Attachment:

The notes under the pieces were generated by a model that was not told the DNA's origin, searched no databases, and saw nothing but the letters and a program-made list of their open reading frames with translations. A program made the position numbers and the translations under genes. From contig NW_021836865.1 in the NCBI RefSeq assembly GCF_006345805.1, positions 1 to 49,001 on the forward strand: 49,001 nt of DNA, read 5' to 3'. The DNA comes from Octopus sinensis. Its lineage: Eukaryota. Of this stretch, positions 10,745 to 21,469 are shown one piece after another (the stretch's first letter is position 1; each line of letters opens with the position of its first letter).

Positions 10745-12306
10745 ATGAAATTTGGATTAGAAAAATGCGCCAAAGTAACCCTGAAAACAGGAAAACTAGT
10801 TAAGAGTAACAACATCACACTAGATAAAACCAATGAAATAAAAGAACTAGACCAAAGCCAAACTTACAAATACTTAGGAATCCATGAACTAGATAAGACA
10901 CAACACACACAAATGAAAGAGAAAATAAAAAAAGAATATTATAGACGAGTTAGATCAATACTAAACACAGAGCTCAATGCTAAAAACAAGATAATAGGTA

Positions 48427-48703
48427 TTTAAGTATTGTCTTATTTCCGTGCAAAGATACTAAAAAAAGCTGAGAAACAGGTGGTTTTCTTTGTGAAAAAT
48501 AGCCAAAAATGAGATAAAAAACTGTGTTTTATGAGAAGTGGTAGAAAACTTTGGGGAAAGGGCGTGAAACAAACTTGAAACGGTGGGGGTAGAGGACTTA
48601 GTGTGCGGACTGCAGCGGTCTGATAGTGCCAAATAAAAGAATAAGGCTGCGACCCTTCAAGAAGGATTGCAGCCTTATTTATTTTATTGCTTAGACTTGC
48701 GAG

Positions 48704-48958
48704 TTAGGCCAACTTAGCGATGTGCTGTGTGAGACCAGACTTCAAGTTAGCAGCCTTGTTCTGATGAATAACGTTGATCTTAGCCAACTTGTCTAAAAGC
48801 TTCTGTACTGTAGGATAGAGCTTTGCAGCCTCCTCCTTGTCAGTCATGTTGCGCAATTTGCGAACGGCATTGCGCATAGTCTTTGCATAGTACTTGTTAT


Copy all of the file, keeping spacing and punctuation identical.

The notes under the pieces were generated by a model that was not told the DNA's origin, searched no databases, and saw nothing but the letters and a program-made list of their open reading frames with translations. A program made the position numbers and the translations under genes. From contig NW_021836865.1 in the NCBI RefSeq assembly GCF_006345805.1, positions 1 to 49,001 on the forward strand: 49,001 nt of DNA, read 5' to 3'. The DNA comes from Octopus sinensis. Its lineage: Eukaryota. Of this stretch, positions 10,745 to 21,469 are shown one piece after another (the stretch's first letter is position 1; each line of letters opens with the position of its first letter).

Positions 10745-12306
10745 ATGAAATTTGGATTAGAAAAATGCGCCAAAGTAACCCTGAAAACAGGAAAACTAGT
10801 TAAGAGTAACAACATCACACTAGATAAAACCAATGAAATAAAAGAACTAGACCAAAGCCAAACTTACAAATACTTAGGAATCCATGAACTAGATAAGACA
10901 CAACACACACAAATGAAAGAGAAAATAAAAAAAGAATATTATAGACGAGTTAGATCAATACTAAACACAGAGCTCAATGCTAAAAACAAGATAATAGGTA

Positions 48427-48703
48427 TTTAAGTATTGTCTTATTTCCGTGCAAAGATACTAAAAAAAGCTGAGAAACAGGTGGTTTTCTTTGTGAAAAAT
48501 AGCCAAAAATGAGATAAAAAACTGTGTTTTATGAGAAGTGGTAGAAAACTTTGGGGAAAGGGCGTGAAACAAACTTGAAACGGTGGGGGTAGAGGACTTA
48601 GTGTGCGGACTGCAGCGGTCTGATAGTGCCAAATAAAAGAATAAGGCTGCGACCCTTCAAGAAGGATTGCAGCCTTATTTATTTTATTGCTTAGACTTGC
48701 GAG

Positions 48704-48958
48704 TTAGGCCAACTTAGCGATGTGCTGTGTGAGACCAGACTTCAAGTTAGCAGCCTTGTTCTGATGAATAACGTTGATCTTAGCCAACTTGTCTAAAAGC
48801 TTCTGTACTGTAGGATAGAGCTTTGCAGCCTCCTCCTTGTCAGTCATGTTGCGCAATTTGCGAACGGCATTGCGCATAGTCTTTGCATAGTACTTGTTAT